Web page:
At the Westridge Terminal, the placement of primary, secondary and tertiary boom occurred approximately within an hour of the simulated release start. Protection boom strategies were successfully exercised and consistent with developed geographic response plans. Hot, warm, and cold zones were also identified.

9.7 Did the company have pre-determined mitigation measures and resources to manage wildlife?

Yes

Comments:

Wildlife consultants were retained to manage impacted wildlife. The management of wildlife was not exercised at the Westridge Terminal. UC determined an additional objective of "Recover and treat affected wildlife" early in the exercise.

10.0 Security Threat

10.1 Did the company follow their process for responding to security threats/incidents?
(CSA Z246.1 Clause 10.2)

N/A

Comments:

Security threats and incidents did form part of the exercise scenario in the ICP and at the Westridge Marine Terminal. Security information and contingency planning information was consistently provided to NEB staff prior to and the day of the exercise.

10.2 Did the company consider changing the internal threat level?
(CSA Z246.1 Clause 5.6.2 + 10.2(g))

N/A

Comments:

Please refer to comments provided in 10.1.

10.3 Did the change in threat level trigger the implementation of additional security countermeasures (At the incident site? At other company sites)?
(CSA Z246.1 Clauses 5.6.2 + 10.2(e))

N/A

Comments:

Please refer to comments provided in 10.1.

10.4 Did the company communicate a security threat advisory (internal - other staff/locations)?
(CSA Z246.1 Clause 10.2)

N/A

Comments:

Please refer to comments provided in 10.1.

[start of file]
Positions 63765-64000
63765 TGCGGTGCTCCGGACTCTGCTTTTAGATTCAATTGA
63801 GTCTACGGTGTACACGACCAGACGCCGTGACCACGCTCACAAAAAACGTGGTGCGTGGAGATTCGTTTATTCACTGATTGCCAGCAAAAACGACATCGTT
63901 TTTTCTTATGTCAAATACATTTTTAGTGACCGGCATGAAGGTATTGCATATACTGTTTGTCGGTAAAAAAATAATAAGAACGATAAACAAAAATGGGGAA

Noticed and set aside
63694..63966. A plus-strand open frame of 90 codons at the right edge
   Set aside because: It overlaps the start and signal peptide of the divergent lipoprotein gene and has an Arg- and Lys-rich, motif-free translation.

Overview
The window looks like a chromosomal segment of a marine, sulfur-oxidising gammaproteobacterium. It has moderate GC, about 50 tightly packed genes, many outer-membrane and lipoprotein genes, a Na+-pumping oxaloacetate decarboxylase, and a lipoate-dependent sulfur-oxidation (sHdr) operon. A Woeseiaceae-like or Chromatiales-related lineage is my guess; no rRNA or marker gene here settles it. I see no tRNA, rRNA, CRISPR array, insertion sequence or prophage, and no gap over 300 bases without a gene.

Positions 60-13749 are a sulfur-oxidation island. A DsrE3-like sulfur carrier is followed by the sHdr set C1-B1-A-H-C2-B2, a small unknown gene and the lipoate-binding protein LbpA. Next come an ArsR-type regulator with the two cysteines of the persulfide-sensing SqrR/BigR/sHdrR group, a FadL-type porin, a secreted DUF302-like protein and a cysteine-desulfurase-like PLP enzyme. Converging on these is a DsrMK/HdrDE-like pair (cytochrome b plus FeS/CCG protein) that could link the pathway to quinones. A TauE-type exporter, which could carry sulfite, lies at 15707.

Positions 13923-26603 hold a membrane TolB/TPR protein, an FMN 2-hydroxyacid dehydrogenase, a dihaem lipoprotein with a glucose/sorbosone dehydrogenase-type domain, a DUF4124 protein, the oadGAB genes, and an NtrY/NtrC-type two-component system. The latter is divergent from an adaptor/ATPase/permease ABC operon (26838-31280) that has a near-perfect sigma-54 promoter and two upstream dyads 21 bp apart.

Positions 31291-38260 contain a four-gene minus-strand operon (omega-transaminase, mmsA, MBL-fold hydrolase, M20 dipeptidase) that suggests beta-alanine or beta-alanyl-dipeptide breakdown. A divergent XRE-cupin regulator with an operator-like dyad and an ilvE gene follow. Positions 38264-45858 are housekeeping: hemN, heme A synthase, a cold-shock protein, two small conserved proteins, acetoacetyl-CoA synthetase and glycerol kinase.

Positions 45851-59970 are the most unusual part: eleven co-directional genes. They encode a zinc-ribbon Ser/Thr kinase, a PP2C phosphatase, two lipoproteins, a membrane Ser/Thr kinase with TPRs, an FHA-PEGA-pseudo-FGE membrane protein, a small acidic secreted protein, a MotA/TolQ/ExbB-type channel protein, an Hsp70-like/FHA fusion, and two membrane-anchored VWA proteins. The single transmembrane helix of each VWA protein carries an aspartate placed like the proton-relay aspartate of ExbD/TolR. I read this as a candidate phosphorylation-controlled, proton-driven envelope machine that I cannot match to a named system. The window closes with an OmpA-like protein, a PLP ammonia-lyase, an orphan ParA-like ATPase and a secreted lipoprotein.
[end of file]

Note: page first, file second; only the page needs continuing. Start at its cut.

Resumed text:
10.5 Did the company communicate with appropriate law enforcement and other agencies?
(CSA Z246.1 Clause 10.2)

N/A

Comments:

Please refer to comments provided in 10.1.

SECTION C - POST EXERCISE

11.0 Post Exercise

11.1a Was a debrief meeting conducted that received input from all participants?
(CSA Z662-11 Clause 3.1.2(h) or 10.5.2.4)

Needs Improvement

Comments:

Exercise length and scenario timing did not allow for an effective hotwash and debrief. Positives and areas for improvement were quickly discussed amongst smaller groups but no plenary discussion or debrief occurred. This would have contributed to sharing learnings amongst all participants and observers.

11.1b If a debrief meeting was conducted, did the company mention how they would address participant feedback and lessons learned?

Needs Improvement

Comments:

How feedback and lessons learned would be addressed was only mentioned in a cursory manner.

11.2 Were all documents collected after the exercise?
(CSA Z662-11 Clause 10.4.3.2 and 10.5.2.4)

Yes

Comments:

Exercise participants used ICS forms and were requested to leave all documents in the ICP for collection by KM.

11.3 Were the exercise objectives met?

Needs Improvement

Comments:

Overall, the exercise was successful in achieving the exercise objectives with the exception of presentation of an Incident Action Plan (IAP). Exercise timing and scenario timing did not allow for production and presentation of detailed plans to the Unified Command in a sufficiently completed state such that the Unified Command could fully understand the status of the plans and what was being requested in terms of supporting the Incident Action Plan. This includes the Incident Action Plan and supporting plans such as the waste management plan, the evacuation plan, the volunteer management plan and ICS products such as the ICS 232 Resources at Risk Summary.